The seven-day, 600-mile long Quizno’s Pro Challenge has already landed the honorific of “the greatest bike race ever held on American soil from August 22-28, 2011.” True enough. After all, the 1996 edition of the Tour DuPont, which was 1225-miles long, was held in May. Nevermind about the 18-stage edition of the Coor’s Classic held in 1986 which was won by Bernard Hinault and was held in … August, though obviously not running from August 22-28.
We don’t know a lot about the Quizno’s Pro Challenge just yet. Aside from seven stages encompassing 600 miles of racing, we’ve been told it will feature a prologue and one individual time trial plus several mountainous stages, and just one stage suited to sprinters.
If the 2011 Giro d’Italia is any indication, stage race organizers may be starting to think about what makes for exciting racing to the viewing public. Mountain racing is exciting, whether you are watching in person or on TV. And whether you’re at the top of the climb or 5km from the top, it’s still exciting to watch. Contrast that with watching a crit two corners from the finish. Yes, watching a pack fly by at 36 mph is pretty cool, but you almost never have the feeling that you’ve watched a win in the happening. Worse, watching a crit on TV is rarely as good as a trailer-park fight on an episode of COPS.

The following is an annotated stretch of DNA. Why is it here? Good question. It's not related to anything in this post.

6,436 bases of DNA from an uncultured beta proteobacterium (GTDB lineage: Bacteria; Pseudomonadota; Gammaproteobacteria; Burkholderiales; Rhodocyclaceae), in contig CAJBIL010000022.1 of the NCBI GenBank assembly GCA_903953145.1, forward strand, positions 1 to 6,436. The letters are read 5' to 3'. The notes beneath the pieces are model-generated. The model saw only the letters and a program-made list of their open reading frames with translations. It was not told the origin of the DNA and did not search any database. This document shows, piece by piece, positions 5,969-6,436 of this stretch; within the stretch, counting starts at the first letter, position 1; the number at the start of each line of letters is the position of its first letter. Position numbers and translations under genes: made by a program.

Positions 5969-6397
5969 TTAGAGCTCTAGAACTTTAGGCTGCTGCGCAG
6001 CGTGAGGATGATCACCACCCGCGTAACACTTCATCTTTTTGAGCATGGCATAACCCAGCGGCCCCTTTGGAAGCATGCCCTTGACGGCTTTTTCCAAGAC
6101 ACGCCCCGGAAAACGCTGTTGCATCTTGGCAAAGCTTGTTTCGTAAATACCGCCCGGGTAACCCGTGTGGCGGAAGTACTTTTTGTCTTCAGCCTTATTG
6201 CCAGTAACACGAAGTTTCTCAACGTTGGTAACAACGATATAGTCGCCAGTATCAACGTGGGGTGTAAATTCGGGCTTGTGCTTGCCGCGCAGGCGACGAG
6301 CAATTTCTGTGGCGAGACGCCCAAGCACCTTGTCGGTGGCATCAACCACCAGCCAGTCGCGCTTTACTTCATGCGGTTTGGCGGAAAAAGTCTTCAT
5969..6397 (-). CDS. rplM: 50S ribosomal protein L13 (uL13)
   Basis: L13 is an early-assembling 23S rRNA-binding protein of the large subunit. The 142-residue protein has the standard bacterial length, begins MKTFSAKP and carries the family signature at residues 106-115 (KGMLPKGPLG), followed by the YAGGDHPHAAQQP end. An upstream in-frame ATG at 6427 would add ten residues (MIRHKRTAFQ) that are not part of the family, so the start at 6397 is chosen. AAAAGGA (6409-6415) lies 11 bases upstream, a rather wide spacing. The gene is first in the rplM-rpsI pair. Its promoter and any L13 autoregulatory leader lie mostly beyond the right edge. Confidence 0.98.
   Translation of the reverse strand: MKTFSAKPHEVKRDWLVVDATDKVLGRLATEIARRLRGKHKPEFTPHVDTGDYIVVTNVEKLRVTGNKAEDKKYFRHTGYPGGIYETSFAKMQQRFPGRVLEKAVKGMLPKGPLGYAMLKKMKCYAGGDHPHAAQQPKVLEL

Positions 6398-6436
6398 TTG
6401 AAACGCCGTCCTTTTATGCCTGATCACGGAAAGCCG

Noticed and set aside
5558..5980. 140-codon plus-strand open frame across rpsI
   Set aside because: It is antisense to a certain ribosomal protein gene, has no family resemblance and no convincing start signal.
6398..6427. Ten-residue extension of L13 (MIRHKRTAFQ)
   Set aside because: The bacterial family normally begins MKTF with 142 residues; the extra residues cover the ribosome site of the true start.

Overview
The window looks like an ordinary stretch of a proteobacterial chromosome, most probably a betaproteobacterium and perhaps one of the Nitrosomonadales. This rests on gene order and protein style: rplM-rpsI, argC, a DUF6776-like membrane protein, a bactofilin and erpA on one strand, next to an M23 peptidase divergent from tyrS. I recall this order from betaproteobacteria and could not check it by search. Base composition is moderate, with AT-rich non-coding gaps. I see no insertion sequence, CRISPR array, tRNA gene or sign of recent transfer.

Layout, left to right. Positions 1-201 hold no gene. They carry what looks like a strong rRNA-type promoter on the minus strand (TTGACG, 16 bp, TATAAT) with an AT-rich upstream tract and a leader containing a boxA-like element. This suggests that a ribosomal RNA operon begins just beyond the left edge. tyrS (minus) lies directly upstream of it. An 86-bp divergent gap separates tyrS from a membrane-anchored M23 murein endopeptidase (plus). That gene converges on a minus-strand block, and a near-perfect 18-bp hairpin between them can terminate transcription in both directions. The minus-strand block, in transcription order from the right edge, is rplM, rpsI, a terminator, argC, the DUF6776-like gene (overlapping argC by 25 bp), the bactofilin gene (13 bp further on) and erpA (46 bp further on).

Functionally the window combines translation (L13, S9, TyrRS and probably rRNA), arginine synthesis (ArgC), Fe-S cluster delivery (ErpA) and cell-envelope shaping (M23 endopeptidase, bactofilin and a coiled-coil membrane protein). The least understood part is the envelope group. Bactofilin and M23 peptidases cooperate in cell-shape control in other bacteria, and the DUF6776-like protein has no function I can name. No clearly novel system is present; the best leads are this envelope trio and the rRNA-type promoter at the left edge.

The chance to watch 120 PROs tackle the mountains of Colorado is a siren call to any roadie. As sure bets go, it seems likely that some folks who would have traveled to see the Amgen Tour of California will, instead, head to Denver to take in some stages of this new race.
And that, dear friends, begs the question: What gets you out to watch bike racing? Have you ever built a vacation around going to watch a bike race, be it the Tour de France, the Amgen Tour of California or the Hell of the North? Further, to the degree that you would consider attending either the Amgen or Quizno’s races, which would you go to … and why?
Image: John Pierce, Photosport International